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WWL: Choosing Single Motherhood
Where We Live - with John Dankosky
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In this episode:

The definition of what makes a family has changed through the years


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49:02 minutes (23.54 MB)
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Women who want children are no longer waiting for Mr. Right.  In 1981---a New York woman started Single Mothers By Choice—a support network for working women who wanted to start a family before it was too late. Now thousands are single mothers by choice including women in Connecticut. Today, Where We Live, Lucy Nalpathanchil talks with local single mothers who gave birth or adopted a baby will talk about their decision and their experiences.We'll also speak to the Director of UConn’s Center for Advanced Reproductive Services about fertility options and a psychologist who counsels women before they venture into Single Motherhood.

You can join the conversation.  Are you a single mother?  Are you thinking about raising a child on your own? Leave your comments below.

Click here for further reading on single motherhood.



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Single Mothers

I listened to this episode in my hospital bed with my three-day-old son in my arms.

As a 40-year-old single mother (mother by choice, single by default), I put immense thought and planning into the decision. That's been the case with every other older SMC (single mom by choice) that I met while contemplating whether to follow that path.

I have no illusions about it being easy; I know it'll be the most difficult, yet most rewarding, thing I've done in my life.

I also hope to find and marry a compatible man someday who's a wonderful father figure to my son, but had to make the choice on motherhood while biology was still on my side. I think you'll find that to be the case among many of us.

Thank you to the participants for being on the show; I hope it's helped to educate and inform many listeners about the thought process and emotional depth behind this choice.

single mothers

I'm a 41 year old single mother to a 2 year old daughter. It was a hard decision to make to become a single mom. I was sad to think I was not married yet and had no good prospects, but I also have had the overwhelming calling to be a mom since I was a little girl. Of course I would prefer to provide my child with a mother and father but that isn't what life dealt me at this time. Most of us single mothers spend a great deal of time thinking, talking, researching before we decide.  I spent a great deal of time choosing my donor and learning more about his medical, philosophical, family, religous, personal and education background than many couples know of each other before marriage and having kids. What finally pushed me to my decision was the idea of me as an old woman, on my death bed, pondering my choice to become a mother or not. And instantly I knew it was the right thing to do. I don't think it was a selfish act. In fact I gave up a lot, as all parents do, when my daughter was conceived. Is it hard at times? Yes; but it is hard for married couples, too. My daughter is the most wonderful thing that has ever happened to me. I did not have full support of the people closest to me when I told them of my plans but now they look at us and are so thrilled to have my little one in all our lives. And as Ellen said on the show, I, too, still hope to marry and provide my daughter with a good father. And if he never comes along, yes she will be without a dad. Other children are without important things too. Does that mean they should not have been conceived? No. These wonderful children have great potential to make a positive difference in our world. Who knows, my daughter could be president some day!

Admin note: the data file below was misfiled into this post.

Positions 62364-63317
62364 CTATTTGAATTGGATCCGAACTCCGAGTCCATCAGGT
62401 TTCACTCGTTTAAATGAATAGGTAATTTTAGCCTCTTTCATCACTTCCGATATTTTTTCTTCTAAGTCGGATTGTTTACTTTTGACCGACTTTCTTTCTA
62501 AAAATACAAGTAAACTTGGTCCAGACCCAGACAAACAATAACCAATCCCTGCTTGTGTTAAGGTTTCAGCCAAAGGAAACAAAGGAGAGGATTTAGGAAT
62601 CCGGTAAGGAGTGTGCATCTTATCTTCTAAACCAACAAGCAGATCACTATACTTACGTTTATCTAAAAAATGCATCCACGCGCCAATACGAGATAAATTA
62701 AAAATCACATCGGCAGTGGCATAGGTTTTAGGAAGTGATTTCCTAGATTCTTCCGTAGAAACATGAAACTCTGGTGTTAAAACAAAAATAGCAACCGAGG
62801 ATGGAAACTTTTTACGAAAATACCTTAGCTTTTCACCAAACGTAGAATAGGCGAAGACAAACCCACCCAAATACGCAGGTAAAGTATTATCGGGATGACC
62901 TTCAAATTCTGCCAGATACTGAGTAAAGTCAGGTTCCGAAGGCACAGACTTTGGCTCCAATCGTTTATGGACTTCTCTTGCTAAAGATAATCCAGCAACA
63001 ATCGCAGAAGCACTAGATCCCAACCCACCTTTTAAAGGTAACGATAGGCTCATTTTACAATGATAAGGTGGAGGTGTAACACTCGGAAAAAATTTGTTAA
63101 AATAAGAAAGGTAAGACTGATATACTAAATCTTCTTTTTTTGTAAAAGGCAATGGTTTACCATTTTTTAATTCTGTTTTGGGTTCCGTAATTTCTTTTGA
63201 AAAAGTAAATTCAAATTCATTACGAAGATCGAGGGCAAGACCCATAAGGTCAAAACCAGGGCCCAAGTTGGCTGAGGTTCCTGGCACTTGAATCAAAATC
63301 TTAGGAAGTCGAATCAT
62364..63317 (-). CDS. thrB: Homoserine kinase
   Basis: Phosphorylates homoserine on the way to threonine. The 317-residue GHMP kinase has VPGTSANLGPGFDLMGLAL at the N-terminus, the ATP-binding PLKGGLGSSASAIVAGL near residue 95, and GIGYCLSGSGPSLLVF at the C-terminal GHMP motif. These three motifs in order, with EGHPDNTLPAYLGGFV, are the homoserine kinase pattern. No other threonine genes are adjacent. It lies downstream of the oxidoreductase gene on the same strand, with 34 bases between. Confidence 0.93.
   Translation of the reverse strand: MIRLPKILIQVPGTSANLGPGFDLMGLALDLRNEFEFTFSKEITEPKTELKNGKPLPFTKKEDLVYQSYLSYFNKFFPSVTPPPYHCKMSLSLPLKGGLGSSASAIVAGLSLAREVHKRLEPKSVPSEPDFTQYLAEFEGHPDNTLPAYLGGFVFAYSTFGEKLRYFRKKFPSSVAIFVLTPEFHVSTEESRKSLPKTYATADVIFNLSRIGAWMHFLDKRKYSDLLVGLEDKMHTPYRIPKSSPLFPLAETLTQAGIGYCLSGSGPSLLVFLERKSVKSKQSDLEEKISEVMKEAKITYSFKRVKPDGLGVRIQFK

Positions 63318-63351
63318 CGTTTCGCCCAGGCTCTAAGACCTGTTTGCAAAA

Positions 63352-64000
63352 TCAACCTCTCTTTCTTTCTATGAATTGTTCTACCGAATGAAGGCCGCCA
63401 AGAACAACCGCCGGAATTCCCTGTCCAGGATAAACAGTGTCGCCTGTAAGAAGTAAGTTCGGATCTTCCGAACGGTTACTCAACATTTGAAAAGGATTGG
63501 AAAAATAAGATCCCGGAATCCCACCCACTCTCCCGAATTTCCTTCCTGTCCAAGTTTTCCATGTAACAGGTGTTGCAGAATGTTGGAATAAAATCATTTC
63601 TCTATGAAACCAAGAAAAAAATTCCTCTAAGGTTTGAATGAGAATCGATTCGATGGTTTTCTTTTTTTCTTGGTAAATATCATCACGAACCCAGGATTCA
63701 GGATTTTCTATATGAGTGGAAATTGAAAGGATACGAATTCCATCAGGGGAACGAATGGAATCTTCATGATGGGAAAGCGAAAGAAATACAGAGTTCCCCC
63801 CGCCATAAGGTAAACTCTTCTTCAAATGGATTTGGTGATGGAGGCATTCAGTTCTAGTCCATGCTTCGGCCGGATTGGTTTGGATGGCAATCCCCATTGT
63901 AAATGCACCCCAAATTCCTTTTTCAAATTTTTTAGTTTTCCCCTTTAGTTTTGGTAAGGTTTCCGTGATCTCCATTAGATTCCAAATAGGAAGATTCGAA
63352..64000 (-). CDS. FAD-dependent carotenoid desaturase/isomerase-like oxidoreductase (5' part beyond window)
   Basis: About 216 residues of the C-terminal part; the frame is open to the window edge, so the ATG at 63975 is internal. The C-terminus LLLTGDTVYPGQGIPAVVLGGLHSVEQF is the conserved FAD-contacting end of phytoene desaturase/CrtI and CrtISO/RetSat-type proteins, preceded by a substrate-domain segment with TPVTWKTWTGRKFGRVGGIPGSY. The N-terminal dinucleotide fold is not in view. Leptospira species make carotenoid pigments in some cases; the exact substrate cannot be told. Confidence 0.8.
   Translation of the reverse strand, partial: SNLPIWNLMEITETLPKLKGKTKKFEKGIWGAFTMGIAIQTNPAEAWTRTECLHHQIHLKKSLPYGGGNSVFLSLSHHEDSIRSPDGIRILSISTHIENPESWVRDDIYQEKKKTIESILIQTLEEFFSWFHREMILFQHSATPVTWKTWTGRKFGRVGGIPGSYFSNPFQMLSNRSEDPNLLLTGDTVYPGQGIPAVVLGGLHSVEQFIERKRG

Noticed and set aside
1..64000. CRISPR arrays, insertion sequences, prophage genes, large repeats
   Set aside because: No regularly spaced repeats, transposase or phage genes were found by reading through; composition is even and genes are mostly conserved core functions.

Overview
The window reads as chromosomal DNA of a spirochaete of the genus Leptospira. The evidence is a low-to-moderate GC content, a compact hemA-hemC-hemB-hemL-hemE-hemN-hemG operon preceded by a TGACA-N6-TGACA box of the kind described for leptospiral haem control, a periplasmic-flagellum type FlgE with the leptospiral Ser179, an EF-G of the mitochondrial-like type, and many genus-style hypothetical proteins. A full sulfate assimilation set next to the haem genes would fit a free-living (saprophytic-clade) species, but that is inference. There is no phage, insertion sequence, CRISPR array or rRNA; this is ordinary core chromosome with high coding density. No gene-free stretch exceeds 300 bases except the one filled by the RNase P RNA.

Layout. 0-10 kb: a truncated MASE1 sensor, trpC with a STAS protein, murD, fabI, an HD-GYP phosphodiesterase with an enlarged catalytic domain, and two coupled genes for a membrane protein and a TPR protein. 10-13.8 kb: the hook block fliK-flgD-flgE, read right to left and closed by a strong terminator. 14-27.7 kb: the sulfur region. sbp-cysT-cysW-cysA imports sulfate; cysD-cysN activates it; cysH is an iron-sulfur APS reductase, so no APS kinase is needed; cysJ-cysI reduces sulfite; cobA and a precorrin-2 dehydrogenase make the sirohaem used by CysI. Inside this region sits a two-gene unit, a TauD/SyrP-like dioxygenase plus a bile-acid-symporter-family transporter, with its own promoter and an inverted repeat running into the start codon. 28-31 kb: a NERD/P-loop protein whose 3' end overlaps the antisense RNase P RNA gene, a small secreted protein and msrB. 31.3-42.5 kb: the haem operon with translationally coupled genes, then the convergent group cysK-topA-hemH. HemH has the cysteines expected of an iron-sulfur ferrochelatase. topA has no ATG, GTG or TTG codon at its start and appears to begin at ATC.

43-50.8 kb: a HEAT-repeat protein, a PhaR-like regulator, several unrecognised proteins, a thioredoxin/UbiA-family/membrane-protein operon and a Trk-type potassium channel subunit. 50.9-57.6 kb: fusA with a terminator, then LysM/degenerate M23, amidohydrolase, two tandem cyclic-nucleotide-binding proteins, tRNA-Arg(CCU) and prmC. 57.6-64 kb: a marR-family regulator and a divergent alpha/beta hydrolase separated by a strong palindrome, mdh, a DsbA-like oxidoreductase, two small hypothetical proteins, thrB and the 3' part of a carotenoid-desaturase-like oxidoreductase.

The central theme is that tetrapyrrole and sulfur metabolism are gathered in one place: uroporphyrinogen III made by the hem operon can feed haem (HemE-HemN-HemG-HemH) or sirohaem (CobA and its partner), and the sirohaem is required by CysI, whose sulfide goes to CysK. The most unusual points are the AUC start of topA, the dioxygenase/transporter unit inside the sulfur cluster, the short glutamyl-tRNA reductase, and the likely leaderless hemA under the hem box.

Listener email from David

Hello! ! ! It's 2009. You want to have a baby, do it!
The real problem is how we get the message out that it's OK to do this if you're 40 (or 30 or 20), but NOT if you're 14. This is the real issue.
A related question - how do the mothers on the air feel that they can contribute to influencing the middle school kids to help them make smart choices.
(I know I'm only a dumb guy, but ...)

Listener email

I am a single adoptive mother.  My daughter is now 32 years old and happily married with a successful career.  Looking back, I believe that the adoption was a selfish act and I am not convinced that removing her from her (3rd world country) was a better thing for her.   Adoptees loose an enormous amount when they loose their 
parents and their country.  

I also underestimated the value of the father figure ( which is truly critical) as I believe all 'single by choice' mothers do.  Male family members, friends and male daycare providers are very simply not the same.  I would have said all the same things your guests are saying when I adopted.  It is not until you look back that you can see it more clearly.  While I am not sorry that I adopted my wonderful daughter, I am sorry that I did not provide her with the benefits of a two parent family.